Speaking of people not being what they seem, let’s consider Dracula and his secret identity Dr. Sweet. Can someone that seems hardly proactive in pursuing the woman he’s lusting for be considered truly dangerous, or is he just patient? He seemed pretty cool chilling up in the Natural History Museum working on his various taxidermy projects waiting for Vanessa to come back to him. or at least waiting for Dr. Seward – or somebody – to give Vanessa the advise that the best way to fight Dracula is to fight her own isolation. Vanessa seemed to take that to mean “have sex with Dr. Sweet on the floor is his workshop” and that’s got to make you wonder what she’s going to do when she finds out who Sweet really is. Perhaps in all this talk about Ethan being driven to the dark side, it’s Vanessa that must be worried about.


It was hard to shake the strong feminist message in Vanessa journey this episode. Right up until the dalliance with Dr. Sweet, it seemed that the show was saying that you don’t need a man to come save you as women are quite capable of saving themselves. Maybe it will take an extra push for Vanessa to get there, as that wasn’t the world she was raised in after all. Unlike, say, Brona. Lily’s fascinating journey continues this week, and it appears that her anti-man stance has started to turn off even her staunchest ally, the man who has stood beside her and built her up to all of this: Dorian Gray.

Lily is now in full recruitment mode, showing the whores of London, or at least those that come in search of “the Pale Lady,” how to take care of a man that dares to abuse them, and by “take care” we mean with a switch blade. What a stupid time for Frankenstein to enact his stupid plan to kidnap Lily and use Jekyll’s formula to make her compliant, and what an elegant yet obvious way to drive home the point that Lily’s trying to make. Frankenstein wants her compliant, subservient, and dependent on him. Of course, Lily don’t play dat!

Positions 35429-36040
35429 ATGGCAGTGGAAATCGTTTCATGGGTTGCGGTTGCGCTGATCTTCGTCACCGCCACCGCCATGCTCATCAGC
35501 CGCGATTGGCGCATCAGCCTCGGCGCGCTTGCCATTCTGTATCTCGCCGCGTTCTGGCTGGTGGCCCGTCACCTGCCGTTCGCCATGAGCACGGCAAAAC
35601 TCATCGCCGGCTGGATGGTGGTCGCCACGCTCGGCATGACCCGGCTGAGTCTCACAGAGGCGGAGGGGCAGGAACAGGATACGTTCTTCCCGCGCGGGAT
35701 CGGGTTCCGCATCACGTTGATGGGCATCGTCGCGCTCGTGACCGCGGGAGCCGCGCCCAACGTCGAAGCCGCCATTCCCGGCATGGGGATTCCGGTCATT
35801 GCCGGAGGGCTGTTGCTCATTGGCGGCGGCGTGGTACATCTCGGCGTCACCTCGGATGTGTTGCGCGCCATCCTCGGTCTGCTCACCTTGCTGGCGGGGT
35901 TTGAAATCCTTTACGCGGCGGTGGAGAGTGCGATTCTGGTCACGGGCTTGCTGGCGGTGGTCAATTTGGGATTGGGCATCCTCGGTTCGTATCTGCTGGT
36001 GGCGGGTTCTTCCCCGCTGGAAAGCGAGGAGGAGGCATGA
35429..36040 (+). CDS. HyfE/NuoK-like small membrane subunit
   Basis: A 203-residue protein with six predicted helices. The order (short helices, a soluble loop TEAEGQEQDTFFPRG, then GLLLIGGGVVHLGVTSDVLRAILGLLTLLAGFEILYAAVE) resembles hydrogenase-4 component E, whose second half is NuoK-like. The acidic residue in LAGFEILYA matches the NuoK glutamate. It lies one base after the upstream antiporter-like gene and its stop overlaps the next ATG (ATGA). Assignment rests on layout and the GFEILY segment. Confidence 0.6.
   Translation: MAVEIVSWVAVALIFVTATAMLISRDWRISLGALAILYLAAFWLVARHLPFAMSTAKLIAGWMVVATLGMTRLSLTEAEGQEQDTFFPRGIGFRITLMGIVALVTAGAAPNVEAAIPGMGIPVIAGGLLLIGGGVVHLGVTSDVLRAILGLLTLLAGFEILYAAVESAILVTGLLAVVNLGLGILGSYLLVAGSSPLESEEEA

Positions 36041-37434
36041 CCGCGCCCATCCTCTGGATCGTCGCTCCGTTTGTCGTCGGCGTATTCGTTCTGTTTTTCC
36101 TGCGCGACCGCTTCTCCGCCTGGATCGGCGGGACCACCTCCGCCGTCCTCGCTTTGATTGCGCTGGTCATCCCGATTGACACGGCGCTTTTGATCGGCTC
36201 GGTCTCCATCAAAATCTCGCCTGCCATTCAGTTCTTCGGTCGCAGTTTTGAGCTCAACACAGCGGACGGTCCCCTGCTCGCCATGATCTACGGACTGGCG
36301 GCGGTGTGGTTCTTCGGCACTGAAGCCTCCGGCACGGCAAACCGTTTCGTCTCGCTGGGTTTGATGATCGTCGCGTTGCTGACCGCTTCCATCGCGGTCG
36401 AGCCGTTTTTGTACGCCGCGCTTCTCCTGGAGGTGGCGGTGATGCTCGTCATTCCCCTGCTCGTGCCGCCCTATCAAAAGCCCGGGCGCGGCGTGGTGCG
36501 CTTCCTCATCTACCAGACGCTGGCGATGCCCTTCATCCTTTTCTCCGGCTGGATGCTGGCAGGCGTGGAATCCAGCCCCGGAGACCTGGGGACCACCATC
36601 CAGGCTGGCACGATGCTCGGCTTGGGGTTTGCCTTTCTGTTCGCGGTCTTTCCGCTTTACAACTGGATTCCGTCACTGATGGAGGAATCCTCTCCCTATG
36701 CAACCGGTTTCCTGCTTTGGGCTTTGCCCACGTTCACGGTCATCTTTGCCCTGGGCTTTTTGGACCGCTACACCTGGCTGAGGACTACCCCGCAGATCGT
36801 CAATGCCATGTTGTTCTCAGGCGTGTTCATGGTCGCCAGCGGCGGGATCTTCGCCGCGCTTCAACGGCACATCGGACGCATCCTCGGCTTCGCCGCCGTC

She had promised to kill Victor if he should show up at her door again, and Justine is eager to do it, but Dorian convinces her not to because it’s senseless to murder Frankenstein for the crime of loving Lily. Of course, Dorian seems to have his own plans. Frustrated by Lily’s, let’s call it, independence, Dorian promises Frankenstein that he will call upon him for repayment of the debt of saving his life. It’s strange to see the laissez-faire Dorian Gray succumb to pettiness in the face of something not going his way, but it’s a compelling development and subtle hint that even the most liberal of minds at the time were threatened by a woman with a mind and will of her own. It will be interesting to see what comes from the sewing of these strange bedfellows.

In fact, it will be curious to see how all this plays out. Now that their business in America is done, will Sir Malcolm and Ethan race back to England to save the day, and by “day” we mean Vanessa? Or are they going to find a very different Vanessa when they get back after she’s faced down Dracula solo? Will she face down Dracula? Will she find the allure of Dracula and his Dr. Sweet identity too strong to deny? He is only in this for her body after all. And what of Lily? Are the men in her life going to team up to destroy her? Can they at this point? I wouldn’t bet against her.

Category: reviews, TV